The capitalist class’s drive for profits has created a world where we are all dependent on fossil fuels in our everyday lives. As soon as we begin to consider climate change, two things become apparent. The first is that, by its very nature, the problem is global and no national solution is possible. The second is that the development of economic and social life, cannot be considered outside of mankind’s relationship to nature. Or, to put it another way, there is no separation between the activities of mankind, a part, and product of nature, and the rest of nature, upon which mankind depends. Mankind’s productive activity must be carried out, not independent of, but in accordance with, the laws of nature. In considering these questions, however, we run headlong into the very foundations of the global capitalist order. Take the problem of nation-states and the contradiction between the development of the global economy under capitalism and the division of the world into conflicting nation states. The expansion of the world economy has given rise to a conflict between the major capitalist powers for markets, profits and resources. Now it has emerged to the surface once again as each of the major powers attempts to shove off the costs of climate change onto its rivals, minimise its own costs and secure the maximum benefits from any emissions trading system that may be established.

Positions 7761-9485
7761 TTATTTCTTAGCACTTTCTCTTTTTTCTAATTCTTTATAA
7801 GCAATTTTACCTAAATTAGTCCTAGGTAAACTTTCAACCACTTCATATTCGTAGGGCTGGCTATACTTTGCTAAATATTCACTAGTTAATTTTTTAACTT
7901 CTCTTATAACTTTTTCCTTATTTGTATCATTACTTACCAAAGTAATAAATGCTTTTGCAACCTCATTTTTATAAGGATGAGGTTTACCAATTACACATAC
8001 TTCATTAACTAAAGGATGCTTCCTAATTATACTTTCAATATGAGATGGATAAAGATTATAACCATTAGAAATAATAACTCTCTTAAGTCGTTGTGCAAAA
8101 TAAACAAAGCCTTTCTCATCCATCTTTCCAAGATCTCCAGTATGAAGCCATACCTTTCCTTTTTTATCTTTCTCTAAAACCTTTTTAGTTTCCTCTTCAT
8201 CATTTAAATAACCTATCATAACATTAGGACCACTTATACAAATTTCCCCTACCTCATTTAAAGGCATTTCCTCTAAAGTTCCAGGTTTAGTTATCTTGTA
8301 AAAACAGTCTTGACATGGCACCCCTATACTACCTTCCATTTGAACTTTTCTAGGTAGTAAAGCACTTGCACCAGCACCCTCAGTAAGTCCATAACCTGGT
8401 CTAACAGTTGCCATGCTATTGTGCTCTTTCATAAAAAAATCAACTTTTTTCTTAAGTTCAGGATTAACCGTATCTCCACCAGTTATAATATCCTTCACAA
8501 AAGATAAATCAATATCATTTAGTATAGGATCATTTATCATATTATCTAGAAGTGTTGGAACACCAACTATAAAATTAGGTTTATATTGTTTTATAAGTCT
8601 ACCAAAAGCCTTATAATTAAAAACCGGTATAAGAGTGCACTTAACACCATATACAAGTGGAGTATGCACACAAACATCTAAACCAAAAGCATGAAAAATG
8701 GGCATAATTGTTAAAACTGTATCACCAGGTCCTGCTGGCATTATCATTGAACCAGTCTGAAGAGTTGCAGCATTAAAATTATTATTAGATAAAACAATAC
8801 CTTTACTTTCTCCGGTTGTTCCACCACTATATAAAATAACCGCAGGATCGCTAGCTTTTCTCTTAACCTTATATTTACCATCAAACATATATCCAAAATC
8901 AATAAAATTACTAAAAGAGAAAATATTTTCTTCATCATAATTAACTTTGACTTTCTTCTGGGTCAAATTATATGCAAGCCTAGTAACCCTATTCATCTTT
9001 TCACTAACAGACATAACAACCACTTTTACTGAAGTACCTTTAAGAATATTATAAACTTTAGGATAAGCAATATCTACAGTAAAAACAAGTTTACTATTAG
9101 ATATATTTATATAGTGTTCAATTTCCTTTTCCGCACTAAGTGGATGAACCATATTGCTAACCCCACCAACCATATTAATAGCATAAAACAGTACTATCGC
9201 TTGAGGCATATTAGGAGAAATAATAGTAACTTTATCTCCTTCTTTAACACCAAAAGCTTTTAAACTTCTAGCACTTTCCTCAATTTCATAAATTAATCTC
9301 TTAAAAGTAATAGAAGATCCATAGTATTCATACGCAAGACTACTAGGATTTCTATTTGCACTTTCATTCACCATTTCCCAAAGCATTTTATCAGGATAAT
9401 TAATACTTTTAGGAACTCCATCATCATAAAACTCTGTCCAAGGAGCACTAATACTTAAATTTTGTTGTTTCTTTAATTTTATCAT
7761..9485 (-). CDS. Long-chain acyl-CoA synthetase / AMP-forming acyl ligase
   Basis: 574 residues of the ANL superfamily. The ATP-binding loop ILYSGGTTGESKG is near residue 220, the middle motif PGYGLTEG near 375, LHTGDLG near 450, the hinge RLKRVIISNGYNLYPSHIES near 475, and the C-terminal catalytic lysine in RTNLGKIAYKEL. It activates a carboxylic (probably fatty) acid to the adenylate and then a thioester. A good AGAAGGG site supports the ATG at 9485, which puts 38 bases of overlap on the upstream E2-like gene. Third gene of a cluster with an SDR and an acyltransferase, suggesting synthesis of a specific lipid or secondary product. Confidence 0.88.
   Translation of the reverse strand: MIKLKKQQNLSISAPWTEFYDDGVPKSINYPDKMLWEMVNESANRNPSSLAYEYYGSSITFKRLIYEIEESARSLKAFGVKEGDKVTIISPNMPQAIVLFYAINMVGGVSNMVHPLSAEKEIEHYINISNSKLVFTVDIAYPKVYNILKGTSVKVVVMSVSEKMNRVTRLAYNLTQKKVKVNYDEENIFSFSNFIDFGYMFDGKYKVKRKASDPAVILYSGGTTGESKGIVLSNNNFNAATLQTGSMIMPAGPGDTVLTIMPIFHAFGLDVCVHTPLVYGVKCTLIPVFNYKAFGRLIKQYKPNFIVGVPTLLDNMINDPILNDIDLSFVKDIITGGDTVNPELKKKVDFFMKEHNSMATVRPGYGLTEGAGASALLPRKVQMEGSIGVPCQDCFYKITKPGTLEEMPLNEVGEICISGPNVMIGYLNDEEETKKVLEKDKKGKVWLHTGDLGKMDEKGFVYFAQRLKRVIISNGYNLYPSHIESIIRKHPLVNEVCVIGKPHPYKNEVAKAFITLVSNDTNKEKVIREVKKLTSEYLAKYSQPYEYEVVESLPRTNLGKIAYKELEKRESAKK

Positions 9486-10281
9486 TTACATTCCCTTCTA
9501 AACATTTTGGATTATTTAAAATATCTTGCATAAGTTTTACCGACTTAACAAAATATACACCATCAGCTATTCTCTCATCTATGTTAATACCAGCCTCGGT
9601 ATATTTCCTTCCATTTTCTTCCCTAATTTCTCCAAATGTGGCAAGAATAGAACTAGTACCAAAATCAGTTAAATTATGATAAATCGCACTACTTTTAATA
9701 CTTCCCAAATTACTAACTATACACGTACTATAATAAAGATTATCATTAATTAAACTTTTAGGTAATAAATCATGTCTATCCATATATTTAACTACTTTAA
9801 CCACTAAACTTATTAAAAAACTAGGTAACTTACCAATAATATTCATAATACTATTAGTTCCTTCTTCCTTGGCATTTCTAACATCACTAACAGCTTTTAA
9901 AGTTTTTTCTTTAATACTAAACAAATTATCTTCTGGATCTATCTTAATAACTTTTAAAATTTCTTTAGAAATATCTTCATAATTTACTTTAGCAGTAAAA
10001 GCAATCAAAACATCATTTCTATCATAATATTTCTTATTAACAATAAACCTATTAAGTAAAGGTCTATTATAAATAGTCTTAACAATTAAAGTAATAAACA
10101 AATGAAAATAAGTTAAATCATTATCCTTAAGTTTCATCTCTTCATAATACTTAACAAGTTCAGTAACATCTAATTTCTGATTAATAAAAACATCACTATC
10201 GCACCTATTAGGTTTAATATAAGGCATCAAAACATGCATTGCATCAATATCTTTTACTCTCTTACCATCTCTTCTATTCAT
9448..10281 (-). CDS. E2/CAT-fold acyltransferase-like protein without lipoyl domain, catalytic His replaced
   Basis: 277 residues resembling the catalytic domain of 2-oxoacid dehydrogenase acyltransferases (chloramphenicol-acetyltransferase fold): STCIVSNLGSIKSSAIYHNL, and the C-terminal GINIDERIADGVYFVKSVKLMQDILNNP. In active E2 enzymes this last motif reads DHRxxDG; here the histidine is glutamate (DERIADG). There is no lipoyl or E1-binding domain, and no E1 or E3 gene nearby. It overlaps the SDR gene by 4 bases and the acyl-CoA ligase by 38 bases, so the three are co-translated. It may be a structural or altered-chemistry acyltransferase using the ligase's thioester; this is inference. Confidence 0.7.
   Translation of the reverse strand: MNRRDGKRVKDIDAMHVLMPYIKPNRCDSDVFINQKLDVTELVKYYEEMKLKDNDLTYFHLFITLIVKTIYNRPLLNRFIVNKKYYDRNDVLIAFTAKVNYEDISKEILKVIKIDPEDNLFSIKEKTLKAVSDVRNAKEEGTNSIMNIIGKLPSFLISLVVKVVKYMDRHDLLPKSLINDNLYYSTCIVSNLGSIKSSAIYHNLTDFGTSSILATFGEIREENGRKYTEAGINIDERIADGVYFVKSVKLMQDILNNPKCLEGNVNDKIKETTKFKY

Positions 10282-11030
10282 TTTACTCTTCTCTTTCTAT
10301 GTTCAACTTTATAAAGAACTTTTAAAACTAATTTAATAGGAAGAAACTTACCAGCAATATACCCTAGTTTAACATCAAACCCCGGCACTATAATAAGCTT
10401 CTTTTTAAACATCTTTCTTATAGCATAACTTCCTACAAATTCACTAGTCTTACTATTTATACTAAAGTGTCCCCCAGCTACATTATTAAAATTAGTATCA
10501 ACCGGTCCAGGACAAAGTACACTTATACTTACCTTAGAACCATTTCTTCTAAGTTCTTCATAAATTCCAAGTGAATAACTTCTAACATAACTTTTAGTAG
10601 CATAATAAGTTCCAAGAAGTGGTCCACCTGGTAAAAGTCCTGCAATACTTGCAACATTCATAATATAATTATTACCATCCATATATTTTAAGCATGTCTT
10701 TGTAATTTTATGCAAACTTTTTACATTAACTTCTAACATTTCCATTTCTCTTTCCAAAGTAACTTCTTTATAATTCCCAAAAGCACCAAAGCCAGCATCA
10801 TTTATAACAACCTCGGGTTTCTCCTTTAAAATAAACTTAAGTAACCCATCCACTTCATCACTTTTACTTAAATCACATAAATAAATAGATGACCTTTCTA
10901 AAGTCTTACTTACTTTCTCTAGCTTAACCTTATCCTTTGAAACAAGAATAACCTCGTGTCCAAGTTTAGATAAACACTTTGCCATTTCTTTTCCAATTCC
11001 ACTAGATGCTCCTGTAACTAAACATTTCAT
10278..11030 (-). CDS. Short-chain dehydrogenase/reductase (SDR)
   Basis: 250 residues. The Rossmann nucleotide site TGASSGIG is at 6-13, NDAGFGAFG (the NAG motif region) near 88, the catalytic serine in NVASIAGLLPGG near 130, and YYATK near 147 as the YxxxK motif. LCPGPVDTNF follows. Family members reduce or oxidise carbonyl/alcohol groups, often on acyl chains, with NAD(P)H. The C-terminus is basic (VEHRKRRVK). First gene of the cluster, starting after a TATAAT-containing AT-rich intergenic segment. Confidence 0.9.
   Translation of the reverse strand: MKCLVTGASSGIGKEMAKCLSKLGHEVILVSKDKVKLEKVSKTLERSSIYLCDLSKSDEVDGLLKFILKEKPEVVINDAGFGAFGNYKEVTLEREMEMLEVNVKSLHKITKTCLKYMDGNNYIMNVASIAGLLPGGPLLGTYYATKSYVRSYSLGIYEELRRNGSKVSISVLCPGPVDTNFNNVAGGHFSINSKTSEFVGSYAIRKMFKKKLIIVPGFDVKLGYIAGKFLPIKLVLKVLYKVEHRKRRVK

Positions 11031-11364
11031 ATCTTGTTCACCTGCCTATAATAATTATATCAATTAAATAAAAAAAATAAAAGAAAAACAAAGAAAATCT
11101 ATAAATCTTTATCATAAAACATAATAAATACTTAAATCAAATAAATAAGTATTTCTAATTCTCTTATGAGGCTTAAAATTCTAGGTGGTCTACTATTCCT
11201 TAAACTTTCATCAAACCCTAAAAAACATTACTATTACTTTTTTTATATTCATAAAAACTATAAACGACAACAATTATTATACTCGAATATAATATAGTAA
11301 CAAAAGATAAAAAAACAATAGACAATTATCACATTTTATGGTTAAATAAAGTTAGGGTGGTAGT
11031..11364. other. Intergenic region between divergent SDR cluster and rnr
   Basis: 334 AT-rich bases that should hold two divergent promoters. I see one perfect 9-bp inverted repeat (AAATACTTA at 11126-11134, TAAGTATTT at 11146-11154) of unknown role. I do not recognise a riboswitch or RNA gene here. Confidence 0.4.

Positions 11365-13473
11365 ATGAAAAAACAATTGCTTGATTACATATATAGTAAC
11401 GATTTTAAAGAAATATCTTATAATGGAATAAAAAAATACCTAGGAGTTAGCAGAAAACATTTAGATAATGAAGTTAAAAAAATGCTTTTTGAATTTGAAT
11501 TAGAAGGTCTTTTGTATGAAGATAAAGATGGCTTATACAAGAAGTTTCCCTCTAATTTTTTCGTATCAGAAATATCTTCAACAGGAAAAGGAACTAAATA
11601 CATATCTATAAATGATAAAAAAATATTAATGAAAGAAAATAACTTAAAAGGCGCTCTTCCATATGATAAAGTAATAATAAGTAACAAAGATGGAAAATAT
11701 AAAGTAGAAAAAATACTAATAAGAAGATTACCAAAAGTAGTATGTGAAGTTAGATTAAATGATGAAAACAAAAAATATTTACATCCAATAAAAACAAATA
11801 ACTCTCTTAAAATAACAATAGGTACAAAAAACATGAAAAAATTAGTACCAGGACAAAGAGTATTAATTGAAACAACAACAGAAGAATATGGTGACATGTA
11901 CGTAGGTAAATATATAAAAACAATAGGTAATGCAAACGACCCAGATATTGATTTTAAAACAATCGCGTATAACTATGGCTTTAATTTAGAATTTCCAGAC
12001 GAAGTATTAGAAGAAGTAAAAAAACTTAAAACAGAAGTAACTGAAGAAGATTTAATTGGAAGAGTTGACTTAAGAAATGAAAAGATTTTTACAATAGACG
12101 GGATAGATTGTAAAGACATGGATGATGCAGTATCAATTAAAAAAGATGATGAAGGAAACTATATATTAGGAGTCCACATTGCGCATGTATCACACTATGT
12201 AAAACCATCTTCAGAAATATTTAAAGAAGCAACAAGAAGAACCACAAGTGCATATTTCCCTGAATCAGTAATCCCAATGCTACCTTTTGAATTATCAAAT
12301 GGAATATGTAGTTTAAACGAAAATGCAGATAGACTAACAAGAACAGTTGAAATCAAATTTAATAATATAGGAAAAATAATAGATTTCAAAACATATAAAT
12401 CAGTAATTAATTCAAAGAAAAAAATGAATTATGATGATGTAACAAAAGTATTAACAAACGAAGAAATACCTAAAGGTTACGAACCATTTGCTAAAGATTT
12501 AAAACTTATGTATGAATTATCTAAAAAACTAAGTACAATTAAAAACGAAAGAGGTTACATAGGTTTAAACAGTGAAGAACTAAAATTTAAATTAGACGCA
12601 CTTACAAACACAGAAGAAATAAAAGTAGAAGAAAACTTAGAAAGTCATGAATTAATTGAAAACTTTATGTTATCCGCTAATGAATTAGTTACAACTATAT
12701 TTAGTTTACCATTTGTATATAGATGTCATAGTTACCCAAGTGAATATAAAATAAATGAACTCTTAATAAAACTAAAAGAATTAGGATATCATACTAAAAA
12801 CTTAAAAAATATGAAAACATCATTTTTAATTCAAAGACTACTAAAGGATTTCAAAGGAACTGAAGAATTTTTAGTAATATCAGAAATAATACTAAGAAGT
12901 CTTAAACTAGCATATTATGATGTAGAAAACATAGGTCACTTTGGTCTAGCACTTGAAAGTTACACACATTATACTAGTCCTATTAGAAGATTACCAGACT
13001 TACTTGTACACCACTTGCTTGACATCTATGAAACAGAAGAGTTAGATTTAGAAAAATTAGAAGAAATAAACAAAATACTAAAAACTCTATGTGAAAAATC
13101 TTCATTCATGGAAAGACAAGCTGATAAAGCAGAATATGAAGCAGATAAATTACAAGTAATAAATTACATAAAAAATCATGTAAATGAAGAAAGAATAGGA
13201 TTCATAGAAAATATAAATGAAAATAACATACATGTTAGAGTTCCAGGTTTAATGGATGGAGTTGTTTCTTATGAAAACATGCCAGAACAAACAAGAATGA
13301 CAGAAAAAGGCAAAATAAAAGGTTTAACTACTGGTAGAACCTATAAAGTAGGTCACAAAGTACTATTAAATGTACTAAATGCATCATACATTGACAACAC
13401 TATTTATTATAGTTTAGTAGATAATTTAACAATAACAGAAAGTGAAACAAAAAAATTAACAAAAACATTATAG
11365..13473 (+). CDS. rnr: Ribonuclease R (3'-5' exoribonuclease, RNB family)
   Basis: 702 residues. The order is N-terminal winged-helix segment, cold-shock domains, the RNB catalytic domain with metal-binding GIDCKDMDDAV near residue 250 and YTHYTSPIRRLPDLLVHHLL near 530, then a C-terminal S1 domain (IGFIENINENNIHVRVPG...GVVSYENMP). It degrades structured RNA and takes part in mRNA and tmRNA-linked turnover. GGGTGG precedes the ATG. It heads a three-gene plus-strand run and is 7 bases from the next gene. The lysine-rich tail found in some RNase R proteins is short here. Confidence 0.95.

The social relations of capitalism are based, in the final analysis, on the buying and selling. Overcoming the threat to human civilisation posed by global warming is inseparably bound up with the struggle for socialism, that is, the overthrow of the system of private ownership and the ending of national states. The dictates of profit must be overturned and the laws of reason applied to social and economic relationships. Confronted with this perspective, the apologists of the present order rush to its defence. But the rational democratic control of the economy, ending the domination of the blind workings of the market, is not a matter of preference. It is a necessity to protect the planet. Humanity is threatened by the outcome of its own economic activity, over which it has no control. Let us assume, for argument’s sake, that all those assembled at the COP24 in Katowice genuinely want to achieve an agreement to reduce global warming. They are unable to do so, because of the structure of the economic system over which they preside. This capitalist system has become the greatest danger to the continuation of human civilisation and we must change it.
The Socialist Party has no easy answer to the problem of climate change and offers no reforms to mitigate its effects because climate change is wedded to the operation of the capitalist system. However, surely now, when faced with what will be yet another disappointment, environmentalists must come to realise that the time has come to consider that climate change will not be solved until the question of who controls our future is resolved. The world will continue to wait for meaningful action by those in power. Our ruling class are in fact unable to alter their way of doing things even when they want to. Some say the corporations will invest in the future (alternative energy) meanwhile others say corporations will hold on to the past (fossil fuels.) Ending capitalism and its over-riding priority of making profits is, in fact, our only hope and our only solution. The outcome of COP 24 will reveal how the planet remains subordinated to the institutions of profit.